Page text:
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Browse Plants

Narrowed By:Type: Trees+ Characteristics: Interesting Bark+ Moisture: Medium
Displaying 1 - 12 of 12 listings   Sort By: Sort
Acer griseum Acer griseum
(Paperbark maple)
(2 user reviews)
Hardiness Zones: 1 2 3 4 5 6 7 8 9 10 11

This slow-growing understory tree has highly ornamental, peeling orange-cinnamon bark. Its dark green, three-lobed leaves turn a brilliant orange-red in autumn.

Acer triflorum Acer triflorum
(Three-flower maple)
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Hardiness Zones: 1 2 3 4 5 6 7 8 9 10 11

This broadly columnar to spreading tree has peeling brown bark, three-palmate mid-green leaves, and brilliant orange-red fall foliage. It grows up to 30 feet tall and 25 feet wide.

Chamaecyparis obtusa 'Aurea' Chamaecyparis obtusa 'Aurea'
(Hinoki cypress)
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Hardiness Zones: 1 2 3 4 5 6 7 8 9 10 11

Hinoki cypress is a conical, evergreen, coniferous tree with leaves that are actually minute scales on tiny branches in the form of fans. The outer foliage of 'Aurea' is golden and the inner is green. Growth can be slow. Use as a specimen or use several as screening.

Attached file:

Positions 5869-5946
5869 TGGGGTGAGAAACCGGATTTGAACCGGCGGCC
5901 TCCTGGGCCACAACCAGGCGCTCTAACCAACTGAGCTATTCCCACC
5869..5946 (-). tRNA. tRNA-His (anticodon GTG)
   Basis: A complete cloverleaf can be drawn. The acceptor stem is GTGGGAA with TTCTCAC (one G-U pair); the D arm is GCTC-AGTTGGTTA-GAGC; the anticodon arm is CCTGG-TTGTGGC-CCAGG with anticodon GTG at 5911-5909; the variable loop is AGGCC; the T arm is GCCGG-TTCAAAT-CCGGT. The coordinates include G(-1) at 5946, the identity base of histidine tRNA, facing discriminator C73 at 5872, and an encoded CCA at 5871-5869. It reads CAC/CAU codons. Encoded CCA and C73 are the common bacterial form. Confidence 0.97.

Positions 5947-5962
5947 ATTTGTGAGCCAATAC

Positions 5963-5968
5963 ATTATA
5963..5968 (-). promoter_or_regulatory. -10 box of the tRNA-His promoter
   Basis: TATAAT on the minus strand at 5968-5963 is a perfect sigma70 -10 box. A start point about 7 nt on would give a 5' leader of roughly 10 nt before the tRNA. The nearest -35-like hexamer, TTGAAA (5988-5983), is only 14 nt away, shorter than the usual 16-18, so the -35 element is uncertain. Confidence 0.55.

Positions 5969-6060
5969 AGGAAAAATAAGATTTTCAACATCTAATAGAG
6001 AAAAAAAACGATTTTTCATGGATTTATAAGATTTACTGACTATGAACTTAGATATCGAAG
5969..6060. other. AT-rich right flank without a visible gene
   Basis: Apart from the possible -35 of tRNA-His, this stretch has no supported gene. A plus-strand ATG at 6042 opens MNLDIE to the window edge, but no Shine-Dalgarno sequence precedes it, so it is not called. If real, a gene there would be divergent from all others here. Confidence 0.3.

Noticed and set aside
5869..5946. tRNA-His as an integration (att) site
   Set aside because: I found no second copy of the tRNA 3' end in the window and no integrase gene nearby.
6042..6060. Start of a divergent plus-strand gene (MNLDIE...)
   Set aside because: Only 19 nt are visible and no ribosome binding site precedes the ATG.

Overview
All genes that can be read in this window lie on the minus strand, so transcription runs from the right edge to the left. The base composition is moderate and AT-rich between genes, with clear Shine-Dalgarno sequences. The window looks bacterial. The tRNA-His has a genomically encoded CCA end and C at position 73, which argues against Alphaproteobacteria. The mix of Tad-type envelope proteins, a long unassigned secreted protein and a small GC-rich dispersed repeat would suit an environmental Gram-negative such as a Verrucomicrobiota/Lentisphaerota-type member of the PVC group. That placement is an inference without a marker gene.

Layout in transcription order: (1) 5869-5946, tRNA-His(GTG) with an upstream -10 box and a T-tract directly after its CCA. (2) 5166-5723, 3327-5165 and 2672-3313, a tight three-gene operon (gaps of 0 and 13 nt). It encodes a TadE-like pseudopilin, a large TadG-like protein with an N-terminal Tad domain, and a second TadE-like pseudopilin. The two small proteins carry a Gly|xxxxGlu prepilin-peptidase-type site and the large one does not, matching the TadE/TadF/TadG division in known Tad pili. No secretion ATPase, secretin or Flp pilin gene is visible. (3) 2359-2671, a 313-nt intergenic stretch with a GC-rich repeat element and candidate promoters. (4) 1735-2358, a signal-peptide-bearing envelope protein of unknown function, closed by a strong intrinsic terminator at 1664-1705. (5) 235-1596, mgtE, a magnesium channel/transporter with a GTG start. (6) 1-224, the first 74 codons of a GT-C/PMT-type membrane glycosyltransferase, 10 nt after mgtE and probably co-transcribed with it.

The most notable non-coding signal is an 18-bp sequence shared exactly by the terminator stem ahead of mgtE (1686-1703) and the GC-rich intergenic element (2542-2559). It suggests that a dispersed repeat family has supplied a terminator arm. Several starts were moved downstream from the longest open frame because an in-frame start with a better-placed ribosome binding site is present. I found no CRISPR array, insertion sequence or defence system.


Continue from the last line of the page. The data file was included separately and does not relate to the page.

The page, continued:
Cornus florida Cornus florida
(Flowering dogwood)
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Hardiness Zones: 1 2 3 4 5 6 7 8 9 10 11

This native flowering tree is best known for its early spring blossoms, which are actually yellowish green flowers clustered in the center of four showy, white to pink bracts 1-1/2 to 2 inches long. Clusters of four bright red fruits mature in early fall, often persisting into the beginning of winter. 

Halesia carolina Halesia carolina
(Carolina silverbell)
(1 user review)
Hardiness Zones: 1 2 3 4 5 6 7 8 9 10 11

Carolina silverbell is a handsome tree with clean green foliage and an upright spreading habit. In mid- or late spring, hundreds of silvery-white bell-shaped flowers dangle from every branch before foliage emerges. The tree also has attractive bark, unusual four-winged seedpods, and yellow fall color.

Oxydendrum arboreum Oxydendrum arboreum
(Sourwood)
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Hardiness Zones: 1 2 3 4 5 6 7 8 9 10 11

Sourwood, the lone species of the genus, is found in woodlands and along streams of eastern North America. This plant (named for the sour taste of its leaves) forms a pyramidal tree to 30 feet tall, with canoe-shaped, glossy leaves that turn vivid maroon, yellow, or purple in autumn. In late summer, its delicate panicles of fragrant, urn-shaped flowers spray forward, decorating the tree in white. The blossoms, which resemble lily-of-the-valley, are followed by yellowish seed capsules that turn brown and persist into winter. It makes an outstanding specimen both for a prominent position and also for a naturalized setting.

Parrotia persica Parrotia persica
(Persian parrotia tree, Persian ironweed)
(3 user reviews)
Hardiness Zones: 1 2 3 4 5 6 7 8 9 10 11